While in Belgium, Melba continued to study but also took time to help at charity performances at Liège and elsewhere and also appeared in oratorio.
At the end of the opera season in April, the subscribers presented Melba with a beautiful diamond as a souvenir and at the farewell performance Melba received more than 60 bouquets.
On April 14, 1889, the King of the Belgians presented Melba with the gold medal of the Brussels Conservatoire as an official token of the people's esteem. (6)
With the end of her contract, Melba was now free to appear at Paris and fulfil the ambitions of the Marchesis and to stamp her imprint on the opera world.
Melba and George arrived in Paris on May 2 and settled into Number 12, Avenue Carnot, a place that was familiar to George.
Melba has also begged her father in Australia to allow her sisters Annie and Bella to visit and be present for her Paris debut on Wednesday, May 8, 1889.
Melba chose Hamlet due to her success as Ophélie in Brussels.
However, she quickly discovered singing in Paris was very different to singing in Brussels.
"To sing in Paris seemed to me a very much more arduous ordeal than to sing in Brussels. The theatre was larger, the critics, as I was well aware, were more difficult to please; the audience, as I was informed, almost impossible to sway to any sort of approval unless they were presented with something superlatively good. Most nerve-racking of all was the fact that I knew there to be an unnatural prejudice against artists who were not of French extraction." (7)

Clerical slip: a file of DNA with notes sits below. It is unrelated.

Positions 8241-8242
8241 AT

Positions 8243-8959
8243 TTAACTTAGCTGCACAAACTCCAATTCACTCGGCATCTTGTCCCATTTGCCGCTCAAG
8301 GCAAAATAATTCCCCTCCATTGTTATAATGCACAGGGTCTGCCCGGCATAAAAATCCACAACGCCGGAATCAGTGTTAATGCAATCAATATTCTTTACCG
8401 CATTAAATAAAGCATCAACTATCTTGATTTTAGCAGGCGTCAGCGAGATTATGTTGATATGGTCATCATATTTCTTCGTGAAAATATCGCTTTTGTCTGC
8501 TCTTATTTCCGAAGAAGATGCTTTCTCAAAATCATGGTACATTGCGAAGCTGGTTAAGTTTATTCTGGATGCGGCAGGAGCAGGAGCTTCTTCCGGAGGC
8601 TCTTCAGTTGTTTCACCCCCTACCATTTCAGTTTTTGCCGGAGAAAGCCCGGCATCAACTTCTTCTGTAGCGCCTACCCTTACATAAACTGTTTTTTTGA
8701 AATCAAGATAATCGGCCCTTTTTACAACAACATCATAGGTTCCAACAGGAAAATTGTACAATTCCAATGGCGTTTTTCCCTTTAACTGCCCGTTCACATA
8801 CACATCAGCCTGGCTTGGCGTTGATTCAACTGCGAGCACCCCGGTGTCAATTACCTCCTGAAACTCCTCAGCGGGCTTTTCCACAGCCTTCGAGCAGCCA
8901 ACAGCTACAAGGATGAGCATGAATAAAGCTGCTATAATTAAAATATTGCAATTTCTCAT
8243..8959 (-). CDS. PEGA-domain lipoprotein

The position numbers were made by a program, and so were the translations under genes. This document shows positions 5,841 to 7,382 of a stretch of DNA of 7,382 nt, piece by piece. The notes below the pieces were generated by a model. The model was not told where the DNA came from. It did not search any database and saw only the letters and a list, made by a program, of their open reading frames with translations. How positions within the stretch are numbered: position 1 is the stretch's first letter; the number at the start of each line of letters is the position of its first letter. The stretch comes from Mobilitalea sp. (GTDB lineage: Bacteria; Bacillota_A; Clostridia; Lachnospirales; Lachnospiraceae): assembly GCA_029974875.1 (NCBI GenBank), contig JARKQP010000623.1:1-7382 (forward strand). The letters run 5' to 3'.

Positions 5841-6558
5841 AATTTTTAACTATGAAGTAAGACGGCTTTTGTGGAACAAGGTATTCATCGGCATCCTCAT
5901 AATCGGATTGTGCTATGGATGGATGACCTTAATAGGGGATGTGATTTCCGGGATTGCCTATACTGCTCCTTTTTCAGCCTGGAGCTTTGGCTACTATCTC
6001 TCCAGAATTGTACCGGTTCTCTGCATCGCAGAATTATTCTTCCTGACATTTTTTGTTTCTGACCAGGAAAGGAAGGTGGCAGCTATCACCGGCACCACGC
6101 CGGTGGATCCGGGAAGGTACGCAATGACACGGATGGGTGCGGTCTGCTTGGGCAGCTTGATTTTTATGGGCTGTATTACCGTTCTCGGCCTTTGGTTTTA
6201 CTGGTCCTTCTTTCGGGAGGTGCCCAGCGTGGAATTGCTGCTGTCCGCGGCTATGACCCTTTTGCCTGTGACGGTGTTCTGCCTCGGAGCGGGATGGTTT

Melba had added obstacles to face. The production was postponed several times as Madame Richard who was playing the Queen, had been ill. And on the day of her debut, Jean Lassalle who was to play Hamlet, suffered laryngitis so Melba had to appear with a Hamlet she had not seen.
Melba's success continued when she sang in Rigoletto and Lucia di Lammermoor.
In her first performance of Lucia, her principal tenor Signor Cossira was suffering an acute cold and his voice was pitiful and he was hoarse, flat and breathless.
There was a full house so Melba sang his recitatives but the curtain had to come down for she couldn't do the duets.
Melba had given singer and friend M. Engel two tickets to the performance and he was sitting at the front. He had sung that role in Brussels so Melba asked the directors to ask him to sing. After a 20 minute delay, the opera continued with Melba and Engel. (8)
The American press also reported the event see link above.
After her Paris success, Melba returned to England to conquer Covent Garden. This time she had the indefatigable Lady de Grey to help.
(1) P. Vestey, Melba: A Family Memoir, Pamela Vestey, Coldstream, Melbourne 2000, Letter Marchesi to Nellie September 30, 1887, pg. 45.Biography home page
Covent Garden's New Star
(2) N. Melba, Melodies and Memories, Thornton Butterworth Ltd, London, 1925, pg 57.
(3) P. Vestey op. cit., from letter of the Marquis de Castrone, Paris, July 8, 1888, pg 45.
(4) P. Vestey, op. cit., Letter Mathilde Marchesi December 12, 1888, pg 47.
(5) A. Murphy, Melba: A Biography, Doubleday, Page & Co, New York, 1909, pg 39.
(6) A. Murphy, op. cit., pg 40.
(7) N. Melba, op. cit., pg 57-58.
(8) N. Melba, op. cit., 60 and 61.